Namco’s Splatterhouse was a significant arcade release for a few reasons. The protagonist with his vaguely Friday the 13thesque mask was an imposing figure and the gobs of gore spilled left and right was definitely unheard of at the time. But forget about the violence, it was an arcade beat em up that didn’t focus on bashing street thugs or mutants. It doesn’t sound particularly exciting now but back then? It was a god damn revelation.
While most are familiar with its Turbo Grafx port or Genesis sequels the first actual home game in the series was a Famicom exclusive. Obviously a straight port would never have worked (and considering Nintendo’s strictness would never have been approved) so Namco instead took a page out of Konami’s handbook and created a parody of it. Splatterhouse Wanpaku Graffiti took the gory arcade game and instead turned it into a parody of Hollywood cinema and it actually works. Not only is Wanpaku Graffiti pretty damn hilarious it actually might be the best game in the series from a gameplay standpoint.
Rick is dead, with Jennifer in mourning beside his grave. Suddenly a lightning bolt strikes the grave and brings Rick back to life. Curiously he was buried with the mask on but that detail is glossed over. Jennifer’s elation is cut short when a second bolt of lightning reanimates the Pumpkin King who takes her away and sets Rick on his quest.
Forget about fisticuffs as Rick is always equipped with a meat cleaver, a strange choice considering the wacky nature of the proceedings. While the variety of melee attacks is missed let’s be honest, up until the series third installment they were largely ineffective. The game has been balanced around this as most enemies will explode in a shower of goo in one hit. The number of weapons has also been stripped down to just the shotgun, which doesn’t make an appearance until the second half of the game.
What evens the odds in your favor is the level up system. There’s a counter that keeps track of the enemies killed and at set intervals your life bar will increase in size. It makes killing enemies completely worthwhile, to the point that you should probably spend some time cheesing the system, especially in the first boss encounter. There probably is a limit to how much the life bar can grow however right until the end of the game there were still new plateaus to hit.
It’s a far cry from the relative stinginess of the arcade game and makes the game much more balanced. Health power-ups are also far more abundant, with hamburgers and sodas dropped by enemies and also hiding in the environments. To a degree it does make the game a lot easier but I’ll gladly take this over the artificial constraints the series would eventually adopt.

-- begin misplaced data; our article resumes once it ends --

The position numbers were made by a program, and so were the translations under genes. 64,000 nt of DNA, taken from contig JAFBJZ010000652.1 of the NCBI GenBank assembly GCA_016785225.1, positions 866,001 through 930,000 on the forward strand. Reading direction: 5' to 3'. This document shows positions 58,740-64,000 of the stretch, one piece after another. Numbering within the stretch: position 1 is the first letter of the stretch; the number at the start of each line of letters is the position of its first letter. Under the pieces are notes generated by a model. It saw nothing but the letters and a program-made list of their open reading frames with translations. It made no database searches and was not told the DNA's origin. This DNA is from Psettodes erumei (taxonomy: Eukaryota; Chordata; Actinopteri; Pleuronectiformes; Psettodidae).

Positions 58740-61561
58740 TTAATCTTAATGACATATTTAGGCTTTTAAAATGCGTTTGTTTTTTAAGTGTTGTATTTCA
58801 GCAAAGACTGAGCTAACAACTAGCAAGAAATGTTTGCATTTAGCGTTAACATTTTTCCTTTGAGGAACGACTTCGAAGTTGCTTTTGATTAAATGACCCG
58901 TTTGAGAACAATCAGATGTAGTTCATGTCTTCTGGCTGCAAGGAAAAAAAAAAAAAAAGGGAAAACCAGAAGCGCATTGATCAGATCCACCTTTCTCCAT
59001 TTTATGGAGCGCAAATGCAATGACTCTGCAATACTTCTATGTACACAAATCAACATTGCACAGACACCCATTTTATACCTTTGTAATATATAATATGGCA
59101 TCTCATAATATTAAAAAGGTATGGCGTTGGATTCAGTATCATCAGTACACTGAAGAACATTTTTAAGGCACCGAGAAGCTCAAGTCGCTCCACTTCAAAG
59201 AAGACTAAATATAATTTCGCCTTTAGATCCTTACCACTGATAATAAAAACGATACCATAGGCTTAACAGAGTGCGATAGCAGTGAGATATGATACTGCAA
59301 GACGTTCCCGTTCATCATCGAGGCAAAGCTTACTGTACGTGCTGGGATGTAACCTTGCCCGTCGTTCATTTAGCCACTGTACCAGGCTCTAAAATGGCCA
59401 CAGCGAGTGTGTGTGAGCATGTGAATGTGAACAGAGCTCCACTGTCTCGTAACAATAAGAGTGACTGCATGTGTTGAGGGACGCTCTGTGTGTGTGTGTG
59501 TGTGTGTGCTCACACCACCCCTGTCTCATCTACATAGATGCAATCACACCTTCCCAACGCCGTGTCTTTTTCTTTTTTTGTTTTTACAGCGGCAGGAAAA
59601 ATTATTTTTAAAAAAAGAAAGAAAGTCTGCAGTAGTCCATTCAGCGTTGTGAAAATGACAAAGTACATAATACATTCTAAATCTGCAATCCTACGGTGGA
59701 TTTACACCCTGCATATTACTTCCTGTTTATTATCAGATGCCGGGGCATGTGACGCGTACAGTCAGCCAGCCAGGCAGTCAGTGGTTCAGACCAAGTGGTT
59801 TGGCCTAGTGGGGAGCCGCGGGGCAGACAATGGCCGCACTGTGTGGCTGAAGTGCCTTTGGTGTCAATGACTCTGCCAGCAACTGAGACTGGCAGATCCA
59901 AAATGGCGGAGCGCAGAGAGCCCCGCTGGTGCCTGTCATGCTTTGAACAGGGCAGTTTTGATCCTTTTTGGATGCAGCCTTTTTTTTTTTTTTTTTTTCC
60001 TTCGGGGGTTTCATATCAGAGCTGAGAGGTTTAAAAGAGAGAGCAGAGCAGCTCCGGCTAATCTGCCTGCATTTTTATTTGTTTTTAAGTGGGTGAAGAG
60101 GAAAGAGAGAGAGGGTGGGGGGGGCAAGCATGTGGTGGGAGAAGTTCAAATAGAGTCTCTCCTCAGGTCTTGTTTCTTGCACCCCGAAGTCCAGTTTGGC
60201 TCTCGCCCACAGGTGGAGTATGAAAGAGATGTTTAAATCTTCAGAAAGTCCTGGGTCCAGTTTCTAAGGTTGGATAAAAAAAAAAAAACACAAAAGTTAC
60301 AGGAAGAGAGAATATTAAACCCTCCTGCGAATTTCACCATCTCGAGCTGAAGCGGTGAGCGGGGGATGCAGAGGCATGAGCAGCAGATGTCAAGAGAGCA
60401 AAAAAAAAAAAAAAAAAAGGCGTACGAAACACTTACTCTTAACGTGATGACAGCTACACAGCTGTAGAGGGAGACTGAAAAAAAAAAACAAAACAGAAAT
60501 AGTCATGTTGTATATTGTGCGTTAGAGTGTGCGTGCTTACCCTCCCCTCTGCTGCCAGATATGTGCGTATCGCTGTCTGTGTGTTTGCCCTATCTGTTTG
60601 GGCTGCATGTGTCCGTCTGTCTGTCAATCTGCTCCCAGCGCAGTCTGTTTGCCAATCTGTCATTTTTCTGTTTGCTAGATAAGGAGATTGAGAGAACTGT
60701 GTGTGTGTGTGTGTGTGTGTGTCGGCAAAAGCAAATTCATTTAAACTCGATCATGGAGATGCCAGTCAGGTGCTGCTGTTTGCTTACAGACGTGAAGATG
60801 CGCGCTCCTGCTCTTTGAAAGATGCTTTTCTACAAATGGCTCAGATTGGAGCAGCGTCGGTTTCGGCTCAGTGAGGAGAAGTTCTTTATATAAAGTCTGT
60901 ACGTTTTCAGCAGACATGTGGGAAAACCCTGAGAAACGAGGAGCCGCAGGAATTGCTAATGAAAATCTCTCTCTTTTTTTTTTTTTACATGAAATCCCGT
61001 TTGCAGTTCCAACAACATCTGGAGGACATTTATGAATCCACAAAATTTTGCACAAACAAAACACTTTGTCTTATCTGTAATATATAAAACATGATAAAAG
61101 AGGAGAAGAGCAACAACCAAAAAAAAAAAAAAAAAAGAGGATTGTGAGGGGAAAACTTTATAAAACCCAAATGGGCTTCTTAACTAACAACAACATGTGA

Each level is a thinly veiled parody of a Hollywood movie with many references blatantly on display. The first boss you face doesn’t even engage you directly; he first performs a dance ensemble right out of Thriller before sending his zombie hordes after you. There’s even a girl who has an alien bursting out of her chest, an obvious reference. In a self-referential nod there are two levels based on Friday the 13th, which shouldn’t be a surprise considering how closely Rick resembles Jason Voorhees. The parodies aren’t reserved for only popular films as even obscure films like Evil Dead are a target.
While the game is funny it definitely doesn’t lean on the comedy to save it. This is more of a platformer than a beat em up as evidenced by Rick’s permanent possession of an axe. It’s definitely a weird shift but welcome as the first two games became repetitive in short order. There are very few bottomless pits to worry about as most will simply take you to an alternate path. Speaking of which nearly every level has multiple routes with some far easier than others.
The seven levels take you to a variety of locales from the traditional Splatterhouse graveyards and haunted houses to Diamond Lake, and for some god forsaken reason it all ends in an Egyptian pyramid. Well there IS a reason but I won’t spoil it. Suffice it to say that it all makes sense within the context of the game. Due to the leveling system the game is a bit easy and with passwords most will complete it in one or two sittings. But I guarantee you’ll have an awesome time while it lasts.
Though presented in the super deformed format Wanpaku Graffiti is a powerhouse in terms of graphics. Most levels feature one or two layers of scrolling which was practically unheard of at the time of the game’s release. The sprites are extremely large and detailed with suitable animation to match. Despite its cute exterior there’s still a decent amount of gore in the game; this is still called Splatterhouse of course.
Splatterhouse Wanpaku Graffiti is one of the best Famicom games of all time and one well worth tracking down. Even if you aren’t a fan of parodies there’s enough good gameplay here to keep you interested.